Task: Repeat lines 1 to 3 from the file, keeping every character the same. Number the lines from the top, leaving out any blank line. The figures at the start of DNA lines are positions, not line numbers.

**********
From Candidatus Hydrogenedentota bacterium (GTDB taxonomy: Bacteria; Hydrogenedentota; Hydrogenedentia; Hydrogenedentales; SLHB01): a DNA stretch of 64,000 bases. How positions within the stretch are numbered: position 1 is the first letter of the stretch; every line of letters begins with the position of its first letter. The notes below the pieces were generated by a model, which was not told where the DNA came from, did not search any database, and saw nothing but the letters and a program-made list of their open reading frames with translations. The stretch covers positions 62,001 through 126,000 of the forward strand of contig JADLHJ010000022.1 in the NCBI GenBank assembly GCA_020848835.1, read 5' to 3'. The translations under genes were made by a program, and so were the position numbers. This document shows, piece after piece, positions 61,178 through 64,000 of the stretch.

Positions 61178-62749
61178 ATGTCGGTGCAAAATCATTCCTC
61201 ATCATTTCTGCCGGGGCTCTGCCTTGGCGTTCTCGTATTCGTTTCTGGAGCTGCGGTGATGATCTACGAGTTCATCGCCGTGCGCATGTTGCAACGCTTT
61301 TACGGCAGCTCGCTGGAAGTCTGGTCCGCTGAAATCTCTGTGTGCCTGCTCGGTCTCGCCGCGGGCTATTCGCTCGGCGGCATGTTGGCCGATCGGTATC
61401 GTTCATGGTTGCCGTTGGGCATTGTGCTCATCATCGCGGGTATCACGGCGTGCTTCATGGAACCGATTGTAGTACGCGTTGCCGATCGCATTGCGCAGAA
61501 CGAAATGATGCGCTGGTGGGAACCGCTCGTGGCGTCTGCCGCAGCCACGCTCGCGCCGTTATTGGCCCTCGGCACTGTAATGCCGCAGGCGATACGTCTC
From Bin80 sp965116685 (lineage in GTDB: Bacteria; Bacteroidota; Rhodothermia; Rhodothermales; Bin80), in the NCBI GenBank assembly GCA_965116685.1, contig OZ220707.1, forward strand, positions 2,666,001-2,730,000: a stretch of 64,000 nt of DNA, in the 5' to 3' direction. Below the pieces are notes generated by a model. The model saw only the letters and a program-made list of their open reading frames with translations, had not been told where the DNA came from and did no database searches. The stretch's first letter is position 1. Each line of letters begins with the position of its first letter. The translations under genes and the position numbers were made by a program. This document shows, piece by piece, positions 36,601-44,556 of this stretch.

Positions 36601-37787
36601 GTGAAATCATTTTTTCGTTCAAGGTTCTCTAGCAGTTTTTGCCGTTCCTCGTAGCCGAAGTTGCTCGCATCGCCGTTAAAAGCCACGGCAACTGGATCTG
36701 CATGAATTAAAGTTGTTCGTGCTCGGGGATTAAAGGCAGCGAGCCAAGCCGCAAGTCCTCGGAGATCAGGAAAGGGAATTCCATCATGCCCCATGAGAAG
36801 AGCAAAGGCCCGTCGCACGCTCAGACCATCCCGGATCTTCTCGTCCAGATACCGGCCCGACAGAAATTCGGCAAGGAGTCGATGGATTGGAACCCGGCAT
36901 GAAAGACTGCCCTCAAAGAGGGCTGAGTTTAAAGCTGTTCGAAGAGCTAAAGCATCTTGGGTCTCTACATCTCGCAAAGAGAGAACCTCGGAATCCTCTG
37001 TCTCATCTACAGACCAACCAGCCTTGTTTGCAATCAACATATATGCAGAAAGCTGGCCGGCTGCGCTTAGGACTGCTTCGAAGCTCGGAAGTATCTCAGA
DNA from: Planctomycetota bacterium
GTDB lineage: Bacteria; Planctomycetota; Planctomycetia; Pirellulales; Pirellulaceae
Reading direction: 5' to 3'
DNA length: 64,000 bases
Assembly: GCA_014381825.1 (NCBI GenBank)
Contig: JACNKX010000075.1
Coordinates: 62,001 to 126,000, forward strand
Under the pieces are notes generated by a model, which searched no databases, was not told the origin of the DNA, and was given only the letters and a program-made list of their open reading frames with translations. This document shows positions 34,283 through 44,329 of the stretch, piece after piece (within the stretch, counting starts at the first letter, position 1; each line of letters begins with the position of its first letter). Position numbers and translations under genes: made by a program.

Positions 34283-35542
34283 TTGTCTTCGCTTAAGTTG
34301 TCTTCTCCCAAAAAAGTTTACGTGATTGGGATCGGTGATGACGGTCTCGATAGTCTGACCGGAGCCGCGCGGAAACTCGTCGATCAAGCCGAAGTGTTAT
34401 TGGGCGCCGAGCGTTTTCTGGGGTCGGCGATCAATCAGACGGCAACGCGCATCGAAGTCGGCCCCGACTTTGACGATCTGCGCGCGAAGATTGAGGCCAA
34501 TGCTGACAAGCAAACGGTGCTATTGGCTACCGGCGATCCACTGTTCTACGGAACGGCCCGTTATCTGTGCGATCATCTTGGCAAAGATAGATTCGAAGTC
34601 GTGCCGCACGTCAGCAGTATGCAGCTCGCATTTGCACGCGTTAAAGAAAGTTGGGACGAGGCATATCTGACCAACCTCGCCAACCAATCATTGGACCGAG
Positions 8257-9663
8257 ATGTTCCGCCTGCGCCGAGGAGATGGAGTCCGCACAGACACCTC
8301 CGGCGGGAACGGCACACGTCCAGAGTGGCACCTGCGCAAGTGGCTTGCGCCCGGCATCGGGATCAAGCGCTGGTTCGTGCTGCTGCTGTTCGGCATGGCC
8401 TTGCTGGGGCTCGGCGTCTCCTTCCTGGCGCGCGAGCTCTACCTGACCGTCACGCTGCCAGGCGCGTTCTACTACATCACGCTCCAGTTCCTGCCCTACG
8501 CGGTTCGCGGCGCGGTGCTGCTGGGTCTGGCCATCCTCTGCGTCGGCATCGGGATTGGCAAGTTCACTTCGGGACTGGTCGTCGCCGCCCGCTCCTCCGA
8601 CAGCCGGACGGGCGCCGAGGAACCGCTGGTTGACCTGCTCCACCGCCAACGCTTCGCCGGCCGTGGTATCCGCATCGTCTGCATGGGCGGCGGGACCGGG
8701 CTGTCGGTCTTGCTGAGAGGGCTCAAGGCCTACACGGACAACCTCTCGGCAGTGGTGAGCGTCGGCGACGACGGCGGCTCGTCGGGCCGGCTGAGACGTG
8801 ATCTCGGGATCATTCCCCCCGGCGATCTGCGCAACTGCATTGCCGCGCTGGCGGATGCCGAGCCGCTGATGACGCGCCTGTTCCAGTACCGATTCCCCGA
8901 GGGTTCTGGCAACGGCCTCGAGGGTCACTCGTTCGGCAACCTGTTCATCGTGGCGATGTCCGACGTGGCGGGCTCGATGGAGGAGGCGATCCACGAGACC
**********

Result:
From Candidatus Hydrogenedentota bacterium (GTDB taxonomy: Bacteria; Hydrogenedentota; Hydrogenedentia; Hydrogenedentales; SLHB01): a DNA stretch of 64,000 bases. How positions within the stretch are numbered: position 1 is the first letter of the stretch; every line of letters begins with the position of its first letter. The notes below the pieces were generated by a model, which was not told where the DNA came from, did not search any database, and saw nothing but the letters and a program-made list of their open reading frames with translations. The stretch covers positions 62,001 through 126,000 of the forward strand of contig JADLHJ010000022.1 in the NCBI GenBank assembly GCA_020848835.1, read 5' to 3'. The translations under genes were made by a program, and so were the position numbers. This document shows, piece after piece, positions 61,178 through 64,000 of the stretch.

Positions 61178-62749
61178 ATGTCGGTGCAAAATCATTCCTC